The Big Read Blog (Archive)

A Museum Worth Writing Home About

Mystery Writers by flickr user Nanagyei

The last time Malcolm O’Hagan visited the Dublin Writers Museum in his native Ireland, he returned to the U.S. wondering about the museum’s American counterpart. Much to his surprise, he discovered it didn’t exist. “There are a number of author homes, which are wonderful, but there's no place where it sort of all comes together in one place,” he said. “[Our museums] focus on and honor baseball players and basketball players and football players and cowboys, but there's no place where the writers are the focus.” And so, after a successful career as a manufacturing executive, O’Hagan has dedicated his retirement to ensuring that such a place is built.

Although the American Writers Museum is still in its planning phases, the American Writers Museum Foundation (AWMF) has already received funding, including a grant from the National Endowment for the Humanities, to aid with these early preparatory stages. The organization’s website has begun to showcase online exhibits, and a detailed concept plan was released earlier this summer that outlines the mission and layout for the museum. O’Hagan, who serves as chairman of AWMF’s board of directors, hopes that the first phase of the 60,000-square-foot museum will open in 2015, as a place to explore the impact of literature on the country’s history and culture.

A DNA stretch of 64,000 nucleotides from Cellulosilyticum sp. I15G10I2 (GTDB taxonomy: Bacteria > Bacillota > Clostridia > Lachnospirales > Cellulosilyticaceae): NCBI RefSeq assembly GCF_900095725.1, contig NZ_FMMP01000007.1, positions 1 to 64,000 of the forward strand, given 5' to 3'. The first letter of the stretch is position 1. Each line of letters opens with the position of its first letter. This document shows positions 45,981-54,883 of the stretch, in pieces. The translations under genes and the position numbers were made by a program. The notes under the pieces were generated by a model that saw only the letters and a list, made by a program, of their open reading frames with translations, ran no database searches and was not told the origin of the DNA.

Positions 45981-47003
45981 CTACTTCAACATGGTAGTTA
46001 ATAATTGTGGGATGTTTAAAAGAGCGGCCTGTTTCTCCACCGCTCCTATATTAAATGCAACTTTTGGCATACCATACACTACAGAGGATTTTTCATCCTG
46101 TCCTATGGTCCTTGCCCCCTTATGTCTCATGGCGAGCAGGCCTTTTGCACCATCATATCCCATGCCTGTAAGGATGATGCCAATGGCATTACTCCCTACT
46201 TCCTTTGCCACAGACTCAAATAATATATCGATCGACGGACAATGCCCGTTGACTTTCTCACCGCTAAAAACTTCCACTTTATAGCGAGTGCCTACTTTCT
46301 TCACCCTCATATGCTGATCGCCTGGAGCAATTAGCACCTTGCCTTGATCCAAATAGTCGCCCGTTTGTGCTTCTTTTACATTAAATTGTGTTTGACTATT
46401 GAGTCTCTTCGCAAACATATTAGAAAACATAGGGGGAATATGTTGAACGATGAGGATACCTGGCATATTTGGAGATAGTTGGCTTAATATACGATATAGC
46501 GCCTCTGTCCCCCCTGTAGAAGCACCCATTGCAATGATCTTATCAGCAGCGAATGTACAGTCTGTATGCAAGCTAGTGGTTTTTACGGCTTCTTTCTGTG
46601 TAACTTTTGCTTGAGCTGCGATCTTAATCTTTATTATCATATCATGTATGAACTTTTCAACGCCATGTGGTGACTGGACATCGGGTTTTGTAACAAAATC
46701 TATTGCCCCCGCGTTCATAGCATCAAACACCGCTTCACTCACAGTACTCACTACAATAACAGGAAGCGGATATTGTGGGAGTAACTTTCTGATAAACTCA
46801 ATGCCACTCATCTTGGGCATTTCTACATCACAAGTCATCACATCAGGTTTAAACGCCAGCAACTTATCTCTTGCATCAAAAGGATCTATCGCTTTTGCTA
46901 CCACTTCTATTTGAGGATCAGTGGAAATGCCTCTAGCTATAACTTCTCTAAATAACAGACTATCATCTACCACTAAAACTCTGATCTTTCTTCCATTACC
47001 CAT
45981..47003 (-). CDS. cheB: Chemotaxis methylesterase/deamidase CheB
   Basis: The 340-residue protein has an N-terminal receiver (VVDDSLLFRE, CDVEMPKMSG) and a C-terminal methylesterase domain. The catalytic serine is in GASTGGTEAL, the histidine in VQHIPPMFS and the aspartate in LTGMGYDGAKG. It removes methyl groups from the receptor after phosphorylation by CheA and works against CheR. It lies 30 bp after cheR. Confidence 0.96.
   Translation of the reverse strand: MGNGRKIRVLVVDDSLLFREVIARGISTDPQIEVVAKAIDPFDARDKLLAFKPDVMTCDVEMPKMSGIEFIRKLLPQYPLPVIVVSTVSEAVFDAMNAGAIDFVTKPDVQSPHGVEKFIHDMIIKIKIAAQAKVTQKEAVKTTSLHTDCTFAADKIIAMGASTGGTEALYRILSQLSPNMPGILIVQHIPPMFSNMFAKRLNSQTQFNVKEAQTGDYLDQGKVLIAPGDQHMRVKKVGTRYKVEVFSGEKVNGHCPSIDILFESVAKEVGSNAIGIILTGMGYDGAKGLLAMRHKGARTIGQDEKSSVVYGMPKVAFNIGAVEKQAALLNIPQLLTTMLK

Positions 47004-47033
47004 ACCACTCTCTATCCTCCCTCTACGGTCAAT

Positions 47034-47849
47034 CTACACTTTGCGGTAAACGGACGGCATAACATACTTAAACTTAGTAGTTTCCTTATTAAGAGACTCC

The museum is expected to make its home in Chicago, a city chosen for its central location and rich literary history. It will not be a collecting institution, but rather will focus on the experience of visitors through audio, video, interactive surfaces, and social and performance spaces. “You can read ‘We Real Cool’ on the page, but when you hear Gwendolyn Brooks recite it, it's a whole different experience,” O’Hagan said. “So the museum can add a third dimension to the experience with video in addition to sound and artifacts and context.”

Although the institution will take advantage of new technologies, O’Hagan maintains that at its heart, the museum will answer a basic need that predates interpretative bells and whistles: the desire to discuss and share the books we love with others. “While reading itself is solitary, I think there's a huge interest in sharing in a social way the experience of the book or the poem or the play,” he said. “It's wonderful to share experiences in book clubs and book festivals and hopefully, one day in the American Writers Museum.”

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